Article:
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Addressing Troublesome Words in Neural Machine Translation
Yang Zhao | Jiajun Zhang | Zhongjun He | Chengqing Zong | Hua Wu
Proceedings of the 2018 Conference on Empirical Methods in Natural Language Processing

One of the weaknesses of Neural Machine Translation (NMT) is in handling lowfrequency and ambiguous words, which we refer as troublesome words. To address this problem, we propose a novel memoryenhanced NMT method. First, we investigate different strategies to define and detect the troublesome words. Then, a contextual memory is constructed to memorize which target words should be produced in what situations. Finally, we design a hybrid model to dynamically access the contextual memory so as to correctly translate the troublesome words. The extensive experiments on Chinese-to-English and English-to-German translation tasks demonstrate that our method significantly outperforms the strong baseline models in translation quality, especially in handling troublesome words.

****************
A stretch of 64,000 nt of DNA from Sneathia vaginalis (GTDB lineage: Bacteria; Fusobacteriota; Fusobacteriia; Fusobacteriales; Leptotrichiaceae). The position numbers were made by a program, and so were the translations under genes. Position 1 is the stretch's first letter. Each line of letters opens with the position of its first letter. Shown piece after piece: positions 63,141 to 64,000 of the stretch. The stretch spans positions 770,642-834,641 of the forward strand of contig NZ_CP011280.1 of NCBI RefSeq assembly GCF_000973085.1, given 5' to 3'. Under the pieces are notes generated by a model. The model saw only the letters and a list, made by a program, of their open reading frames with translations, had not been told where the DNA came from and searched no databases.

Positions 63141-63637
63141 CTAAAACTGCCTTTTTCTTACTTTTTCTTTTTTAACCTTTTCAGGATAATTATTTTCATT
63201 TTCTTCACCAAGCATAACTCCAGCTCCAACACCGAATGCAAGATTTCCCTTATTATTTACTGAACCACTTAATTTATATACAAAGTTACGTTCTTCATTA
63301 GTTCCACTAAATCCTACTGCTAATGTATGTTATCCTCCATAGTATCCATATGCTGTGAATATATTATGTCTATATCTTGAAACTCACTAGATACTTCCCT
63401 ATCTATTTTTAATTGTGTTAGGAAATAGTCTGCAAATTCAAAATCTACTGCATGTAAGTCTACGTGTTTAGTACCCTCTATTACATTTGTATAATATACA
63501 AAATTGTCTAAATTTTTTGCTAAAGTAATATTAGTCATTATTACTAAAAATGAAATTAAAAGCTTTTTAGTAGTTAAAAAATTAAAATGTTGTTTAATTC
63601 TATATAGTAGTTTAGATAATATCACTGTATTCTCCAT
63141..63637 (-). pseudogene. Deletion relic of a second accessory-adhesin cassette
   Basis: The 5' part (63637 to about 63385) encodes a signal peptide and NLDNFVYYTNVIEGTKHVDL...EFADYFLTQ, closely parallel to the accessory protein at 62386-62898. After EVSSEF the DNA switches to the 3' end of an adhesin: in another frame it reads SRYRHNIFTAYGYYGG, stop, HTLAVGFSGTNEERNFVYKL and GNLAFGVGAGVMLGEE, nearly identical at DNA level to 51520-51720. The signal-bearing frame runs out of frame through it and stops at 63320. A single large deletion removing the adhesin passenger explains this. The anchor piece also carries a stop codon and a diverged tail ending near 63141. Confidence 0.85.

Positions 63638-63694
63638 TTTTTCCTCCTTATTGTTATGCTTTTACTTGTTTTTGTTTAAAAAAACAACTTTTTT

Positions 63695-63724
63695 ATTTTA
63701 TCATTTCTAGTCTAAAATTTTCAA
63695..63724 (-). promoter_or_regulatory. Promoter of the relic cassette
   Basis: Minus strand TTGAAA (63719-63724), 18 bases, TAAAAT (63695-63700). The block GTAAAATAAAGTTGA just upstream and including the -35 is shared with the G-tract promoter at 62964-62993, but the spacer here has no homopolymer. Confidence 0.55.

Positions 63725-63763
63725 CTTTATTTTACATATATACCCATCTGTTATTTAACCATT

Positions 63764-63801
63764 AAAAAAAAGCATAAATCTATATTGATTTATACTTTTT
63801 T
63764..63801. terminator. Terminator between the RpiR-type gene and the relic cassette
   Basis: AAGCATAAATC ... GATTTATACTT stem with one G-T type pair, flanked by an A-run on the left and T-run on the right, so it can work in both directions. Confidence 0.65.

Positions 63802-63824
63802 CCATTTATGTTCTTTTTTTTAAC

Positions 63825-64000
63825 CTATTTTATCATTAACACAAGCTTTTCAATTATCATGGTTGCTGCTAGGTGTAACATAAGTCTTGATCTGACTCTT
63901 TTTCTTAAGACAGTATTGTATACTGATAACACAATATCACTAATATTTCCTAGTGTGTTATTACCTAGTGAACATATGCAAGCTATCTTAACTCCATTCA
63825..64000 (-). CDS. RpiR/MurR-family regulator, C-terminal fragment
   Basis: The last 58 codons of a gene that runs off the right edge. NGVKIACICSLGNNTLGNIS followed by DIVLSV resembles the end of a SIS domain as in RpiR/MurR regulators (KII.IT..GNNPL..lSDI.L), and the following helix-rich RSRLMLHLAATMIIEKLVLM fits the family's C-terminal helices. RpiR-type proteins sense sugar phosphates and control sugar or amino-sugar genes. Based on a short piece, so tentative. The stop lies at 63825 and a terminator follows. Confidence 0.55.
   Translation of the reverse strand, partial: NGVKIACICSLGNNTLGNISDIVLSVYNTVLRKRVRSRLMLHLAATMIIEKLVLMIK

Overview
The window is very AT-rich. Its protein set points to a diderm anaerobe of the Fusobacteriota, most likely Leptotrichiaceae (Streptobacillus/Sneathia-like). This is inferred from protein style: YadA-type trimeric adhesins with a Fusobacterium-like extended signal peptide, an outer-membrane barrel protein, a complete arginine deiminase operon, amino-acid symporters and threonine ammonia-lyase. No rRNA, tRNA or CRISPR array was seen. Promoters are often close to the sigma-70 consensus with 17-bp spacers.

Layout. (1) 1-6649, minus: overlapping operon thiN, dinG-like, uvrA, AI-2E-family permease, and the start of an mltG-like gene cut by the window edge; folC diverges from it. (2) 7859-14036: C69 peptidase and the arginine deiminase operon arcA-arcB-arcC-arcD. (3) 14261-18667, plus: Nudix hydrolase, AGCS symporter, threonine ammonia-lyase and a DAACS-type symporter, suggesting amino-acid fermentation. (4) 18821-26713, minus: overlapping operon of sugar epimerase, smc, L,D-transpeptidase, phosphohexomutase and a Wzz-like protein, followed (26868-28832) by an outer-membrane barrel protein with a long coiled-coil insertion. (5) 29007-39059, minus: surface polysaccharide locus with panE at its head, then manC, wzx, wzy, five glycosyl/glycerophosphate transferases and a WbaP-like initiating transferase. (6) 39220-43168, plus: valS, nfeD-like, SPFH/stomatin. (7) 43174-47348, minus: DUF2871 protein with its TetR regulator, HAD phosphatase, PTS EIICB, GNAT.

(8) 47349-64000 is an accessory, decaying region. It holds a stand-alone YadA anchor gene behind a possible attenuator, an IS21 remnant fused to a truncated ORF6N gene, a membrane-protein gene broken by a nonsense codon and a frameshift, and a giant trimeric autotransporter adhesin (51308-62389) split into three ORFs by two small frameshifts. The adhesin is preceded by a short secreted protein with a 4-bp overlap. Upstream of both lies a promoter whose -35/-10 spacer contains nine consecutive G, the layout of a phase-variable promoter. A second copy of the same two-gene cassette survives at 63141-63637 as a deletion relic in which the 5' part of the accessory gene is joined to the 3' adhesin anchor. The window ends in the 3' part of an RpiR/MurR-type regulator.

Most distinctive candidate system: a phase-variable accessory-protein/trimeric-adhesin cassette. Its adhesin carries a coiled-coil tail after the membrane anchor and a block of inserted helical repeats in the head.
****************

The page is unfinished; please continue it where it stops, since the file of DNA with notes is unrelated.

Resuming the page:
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Exploiting Pre-Ordering for Neural Machine Translation
Yang Zhao | Jiajun Zhang | Chengqing Zong
Proceedings of the Eleventh International Conference on Language Resources and Evaluation (LREC 2018)


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A Conditional Variational Framework for Dialog Generation
Xiaoyu Shen | Hui Su | Yanran Li | Wenjie Li | Shuzi Niu | Yang Zhao | Akiko Aizawa | Guoping Long
Proceedings of the 55th Annual Meeting of the Association for Computational Linguistics (Volume 2: Short Papers)